The Question Matters

Are Millennials Too Narrowly Focused on Achievement?

Posted in Coaching,Generation Y,Leadership,Next Generation Leaders by treyfinley1008 on September 14, 2010

I’ve had the pleasure of interacting with Dr. Guy Litton, who teaches at Texas Women’s University in the English department.  Dr. Litton spends part of his time working with first-year students at Texas Women’s, and I asked him recently about this generation of students that are now attending our universities.  Over the next couple of posts, I’ll share his thoughts with you on how well prepared our next generation of college students are for life beyond high school, along with a couple of great stories that present a contrasting picture of how Millennials are occasionally portrayed.

In many ways related to my post about the pragmatic nature of the world into which Millennials are entering, Dr. Litton made the following observation of the Millennials he encounters:

They have a stronger work ethic, BUT they are so narrowly focused on achievement (David Brooks calls it the “Achieveatron” machine that is the school system today).  They are focused on merit badges, extra points, gpas, filling up the resumes with little gold stars.  They are not reflective, contemplative, deep, or sincerely seeking to better themselves.  It’s a mad dash to employment without a thought for intellectual or cultural or philosophical fulfillment.

Pragmatism, indeed.  My question: is there a connection between their “mad dash to employment” and the economic circumstances?  Or perhaps, is the pragmatism simply an idea embedded in them by their years in school?  Again, Dr. Litton:

We seem to have winnowed education down merely to math and basic reading comprehension/vocabulary.  There’s no incentive or encouragement for students to learn things for their own sake.  We always seem to send them the message that learning is important for “getting ahead.”  What do you do with your life once you’re “ahead” though?  It’s an education treadmill that’s dialed up at ever faster speeds where the runner is still stationary.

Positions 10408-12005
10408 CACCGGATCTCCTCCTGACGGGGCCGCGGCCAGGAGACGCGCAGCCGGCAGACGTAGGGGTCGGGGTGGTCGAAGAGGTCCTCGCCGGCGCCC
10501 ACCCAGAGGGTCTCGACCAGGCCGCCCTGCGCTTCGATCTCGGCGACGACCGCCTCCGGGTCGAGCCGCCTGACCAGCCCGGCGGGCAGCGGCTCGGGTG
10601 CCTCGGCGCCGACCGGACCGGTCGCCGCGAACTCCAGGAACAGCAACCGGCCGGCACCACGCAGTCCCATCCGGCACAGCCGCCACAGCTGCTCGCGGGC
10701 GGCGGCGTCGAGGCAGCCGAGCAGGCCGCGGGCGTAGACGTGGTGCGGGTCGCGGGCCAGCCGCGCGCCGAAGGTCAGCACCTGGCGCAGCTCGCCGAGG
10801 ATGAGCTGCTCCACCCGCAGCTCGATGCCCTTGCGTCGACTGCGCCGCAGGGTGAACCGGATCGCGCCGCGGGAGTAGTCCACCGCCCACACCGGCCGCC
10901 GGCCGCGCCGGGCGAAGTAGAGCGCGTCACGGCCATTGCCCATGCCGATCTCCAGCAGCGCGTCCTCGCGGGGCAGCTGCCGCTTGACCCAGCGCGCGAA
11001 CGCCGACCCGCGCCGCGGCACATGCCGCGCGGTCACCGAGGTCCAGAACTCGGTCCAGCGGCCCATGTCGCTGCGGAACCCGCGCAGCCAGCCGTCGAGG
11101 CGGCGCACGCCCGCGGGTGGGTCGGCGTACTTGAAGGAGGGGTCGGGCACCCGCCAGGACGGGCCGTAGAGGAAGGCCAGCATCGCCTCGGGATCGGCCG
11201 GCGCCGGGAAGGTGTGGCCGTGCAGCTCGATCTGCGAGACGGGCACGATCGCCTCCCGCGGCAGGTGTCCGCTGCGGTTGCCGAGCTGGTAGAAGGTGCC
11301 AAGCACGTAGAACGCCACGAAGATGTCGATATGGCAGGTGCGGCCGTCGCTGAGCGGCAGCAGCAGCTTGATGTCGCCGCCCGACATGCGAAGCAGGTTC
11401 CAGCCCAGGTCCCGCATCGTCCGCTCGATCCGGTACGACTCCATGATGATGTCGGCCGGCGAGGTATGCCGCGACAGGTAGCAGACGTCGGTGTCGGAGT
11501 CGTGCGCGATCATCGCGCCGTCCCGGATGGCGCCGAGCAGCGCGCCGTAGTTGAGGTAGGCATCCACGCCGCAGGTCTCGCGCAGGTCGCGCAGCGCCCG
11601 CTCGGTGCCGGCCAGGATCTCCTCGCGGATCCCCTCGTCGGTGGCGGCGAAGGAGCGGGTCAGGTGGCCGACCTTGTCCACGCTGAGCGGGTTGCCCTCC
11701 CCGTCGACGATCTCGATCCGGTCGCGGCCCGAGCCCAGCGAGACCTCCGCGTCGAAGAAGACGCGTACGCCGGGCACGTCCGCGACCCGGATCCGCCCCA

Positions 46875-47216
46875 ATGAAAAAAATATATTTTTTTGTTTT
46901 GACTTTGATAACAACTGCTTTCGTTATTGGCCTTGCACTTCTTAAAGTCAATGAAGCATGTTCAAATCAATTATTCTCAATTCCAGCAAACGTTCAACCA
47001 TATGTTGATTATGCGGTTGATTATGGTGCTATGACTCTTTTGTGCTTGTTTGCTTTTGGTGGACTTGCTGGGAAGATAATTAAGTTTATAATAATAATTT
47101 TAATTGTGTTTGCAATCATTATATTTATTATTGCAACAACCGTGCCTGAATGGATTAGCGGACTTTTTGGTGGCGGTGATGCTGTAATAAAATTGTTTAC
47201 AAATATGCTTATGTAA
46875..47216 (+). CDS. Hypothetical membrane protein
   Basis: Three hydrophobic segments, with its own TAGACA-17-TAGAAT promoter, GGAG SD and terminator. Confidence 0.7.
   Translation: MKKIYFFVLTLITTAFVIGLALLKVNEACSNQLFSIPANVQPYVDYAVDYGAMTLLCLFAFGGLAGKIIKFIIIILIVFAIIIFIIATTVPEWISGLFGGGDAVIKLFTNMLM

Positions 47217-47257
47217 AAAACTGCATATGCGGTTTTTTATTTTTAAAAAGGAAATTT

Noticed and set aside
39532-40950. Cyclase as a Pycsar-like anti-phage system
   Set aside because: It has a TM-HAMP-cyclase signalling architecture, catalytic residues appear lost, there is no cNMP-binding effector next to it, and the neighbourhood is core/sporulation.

As a parent with a child starting school this year, I have pondered the pros and cons of the school system in the United States more than at any other time in my life.  What, exactly, is our school system designed to do?  What kind of student is it designed to turn out?  To hear Dr. Litton describe it, our education system is designed to turn out myopic achievement that misses out on the greater value of learning.

Is it any wonder that Millennials find themselves in very pragmatic circumstances and, in my opinion, deeply in need and want of that which is more meaningful?

Next up, a couple of stories of Dr. Litton’s students that you’ll find impressive.


3 Responses to 'Are Millennials Too Narrowly Focused on Achievement?'

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  1. […] first year students’ supervisor, spent his valuable time with me recently.  Yesterday, I shared some thoughts around his observation that the current group of college students is achievement-driven, to the […]

  2. Matt said,

    The thing is, you have to have all those gold stars and be doing this and that to get ahead…because the resume is a quick Polaroid of yourself. If you don’t have those gold stars on your resume, someone else will, and you get left behind. It’s not just a student’s or the education system’s fault that people are focused too narrowly on achievement. I also think it goes to potential employers. I’ve gone on so many interviews for internships where they want you to already have experience, prior internships, experience in this computer program, etc. and they only take the people that have all of this stuff. I thought the reason internships were so invaluable was because they could take you and polish you, and because they gave you on-the-job experience that you couldn’t find anywhere else. So nowadays if you want to survive, I feel like you HAVE to be achievement-based.

    • You’ve described the perfect self-reinforcing cycle. Our education system provides us with “achievements” that determine our success, so that employers have little or nothing besides gold stars by which to measure our ability to contribute.

      Can this system change? If so, who’s going to change it?

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